9. Terry McAuliffe was a TERRIBLE DNC chair. All he did was raise money and generally lose elections. The man did absolutely nothing of substance to build or expand the party. His whole vision of party leadership has been discredited by Howard Dean’s stunning successes which were achieved by doing basically the opposite of what McAuliffe did.

  10. Terry McAuliffe’s time at the DNC can be characterized by saying that his cronies and friends all had jobs at that point. He is a practitioner of patronage, and while some of that might be good, in my opinion he overdid it.

    He is representative of everything that we do not want the reinvigorated Democratic Party to be. Lost elections, big money stench, lobbyist friendliness, cronyism, and all the worst traits of a greedy political operation.

    I would like to think that, even though we have seen no governance yet from the Obama Administration, we have higher ideals to aim for. Who gave whom money, where the influence lies, who’s telling lies; all these things matter in our state elections next year.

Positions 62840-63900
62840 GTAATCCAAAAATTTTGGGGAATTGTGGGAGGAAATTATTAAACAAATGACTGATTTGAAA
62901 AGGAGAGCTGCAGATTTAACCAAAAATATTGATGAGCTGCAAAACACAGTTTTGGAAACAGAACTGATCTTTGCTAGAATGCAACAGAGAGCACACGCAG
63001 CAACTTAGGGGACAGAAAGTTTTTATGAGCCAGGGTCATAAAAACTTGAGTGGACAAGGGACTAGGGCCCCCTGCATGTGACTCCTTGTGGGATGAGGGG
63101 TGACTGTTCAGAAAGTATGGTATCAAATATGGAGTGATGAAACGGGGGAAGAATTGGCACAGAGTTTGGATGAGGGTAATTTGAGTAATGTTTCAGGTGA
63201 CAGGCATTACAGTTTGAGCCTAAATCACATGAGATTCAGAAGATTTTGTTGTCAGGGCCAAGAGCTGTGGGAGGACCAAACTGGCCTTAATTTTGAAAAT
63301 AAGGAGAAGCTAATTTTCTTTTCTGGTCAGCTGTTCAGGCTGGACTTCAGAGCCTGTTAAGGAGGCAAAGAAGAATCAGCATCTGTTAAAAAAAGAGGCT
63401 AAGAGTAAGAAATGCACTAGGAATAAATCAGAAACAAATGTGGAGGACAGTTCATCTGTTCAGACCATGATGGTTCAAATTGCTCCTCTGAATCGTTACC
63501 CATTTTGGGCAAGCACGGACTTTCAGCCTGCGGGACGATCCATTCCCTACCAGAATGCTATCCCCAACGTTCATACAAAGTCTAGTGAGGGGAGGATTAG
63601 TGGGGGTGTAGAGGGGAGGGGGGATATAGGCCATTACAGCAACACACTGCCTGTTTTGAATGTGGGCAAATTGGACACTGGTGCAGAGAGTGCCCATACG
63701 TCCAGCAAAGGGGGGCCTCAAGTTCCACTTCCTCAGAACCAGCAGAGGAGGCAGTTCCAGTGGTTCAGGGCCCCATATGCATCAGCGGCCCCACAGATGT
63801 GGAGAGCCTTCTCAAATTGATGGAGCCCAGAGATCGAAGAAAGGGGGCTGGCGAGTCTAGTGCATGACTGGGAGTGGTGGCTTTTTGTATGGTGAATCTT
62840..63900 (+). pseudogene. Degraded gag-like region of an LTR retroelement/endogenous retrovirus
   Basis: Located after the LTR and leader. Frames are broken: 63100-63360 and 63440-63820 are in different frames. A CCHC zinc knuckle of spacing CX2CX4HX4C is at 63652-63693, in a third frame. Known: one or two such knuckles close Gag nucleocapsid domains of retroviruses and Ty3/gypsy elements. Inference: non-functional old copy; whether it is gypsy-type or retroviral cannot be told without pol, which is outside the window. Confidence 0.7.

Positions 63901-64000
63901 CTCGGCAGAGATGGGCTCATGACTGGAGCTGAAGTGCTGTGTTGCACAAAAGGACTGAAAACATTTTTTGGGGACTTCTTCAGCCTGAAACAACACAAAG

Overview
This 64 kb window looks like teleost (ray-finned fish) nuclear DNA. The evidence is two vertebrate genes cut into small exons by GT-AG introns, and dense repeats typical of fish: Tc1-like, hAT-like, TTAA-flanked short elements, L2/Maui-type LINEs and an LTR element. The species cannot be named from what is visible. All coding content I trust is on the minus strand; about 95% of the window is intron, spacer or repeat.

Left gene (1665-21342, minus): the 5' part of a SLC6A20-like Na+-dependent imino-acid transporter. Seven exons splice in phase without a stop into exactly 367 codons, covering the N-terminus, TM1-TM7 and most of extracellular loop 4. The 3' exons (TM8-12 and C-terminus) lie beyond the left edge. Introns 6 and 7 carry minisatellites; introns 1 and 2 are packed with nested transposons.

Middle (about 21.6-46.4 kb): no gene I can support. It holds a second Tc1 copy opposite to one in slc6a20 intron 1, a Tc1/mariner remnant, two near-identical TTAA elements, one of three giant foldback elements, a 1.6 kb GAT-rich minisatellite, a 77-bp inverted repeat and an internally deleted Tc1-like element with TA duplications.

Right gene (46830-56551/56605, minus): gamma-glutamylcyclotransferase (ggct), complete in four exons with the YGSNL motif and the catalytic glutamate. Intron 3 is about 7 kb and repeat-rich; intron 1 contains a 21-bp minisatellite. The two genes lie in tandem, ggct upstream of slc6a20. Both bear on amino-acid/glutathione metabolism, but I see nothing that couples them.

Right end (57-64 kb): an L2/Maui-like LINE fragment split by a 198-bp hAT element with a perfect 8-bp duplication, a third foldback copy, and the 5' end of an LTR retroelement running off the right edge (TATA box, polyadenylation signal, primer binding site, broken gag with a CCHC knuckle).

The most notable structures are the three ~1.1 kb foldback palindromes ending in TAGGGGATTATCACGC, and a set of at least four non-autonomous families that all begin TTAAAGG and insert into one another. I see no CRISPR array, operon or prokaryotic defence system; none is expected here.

I look forward to a big dollop of truth being slathered over the masses. I can dream, can’t I?

  11. ““It’s not whether I could win or not . . .”

    Oh my…My friend Mike and I are both sitting here wishing to god we were back in VA so we could witness first hand the awesome that this campaign is going to be (Mike and I met in PA, but we worked on four campaigns on opposite sides in VA and never met. Go figure.). Anywho, look- when someone doesn’t care if they win or not, that means they have like, no real stake in the race. They are just in it for the awesome and to stir up attention for themselves. Result? Shameless media whoring and baiting the serious candidates to see who will get fed up and attempt to fight back first. Or cry. Or throw the equivalent of a hissy fit.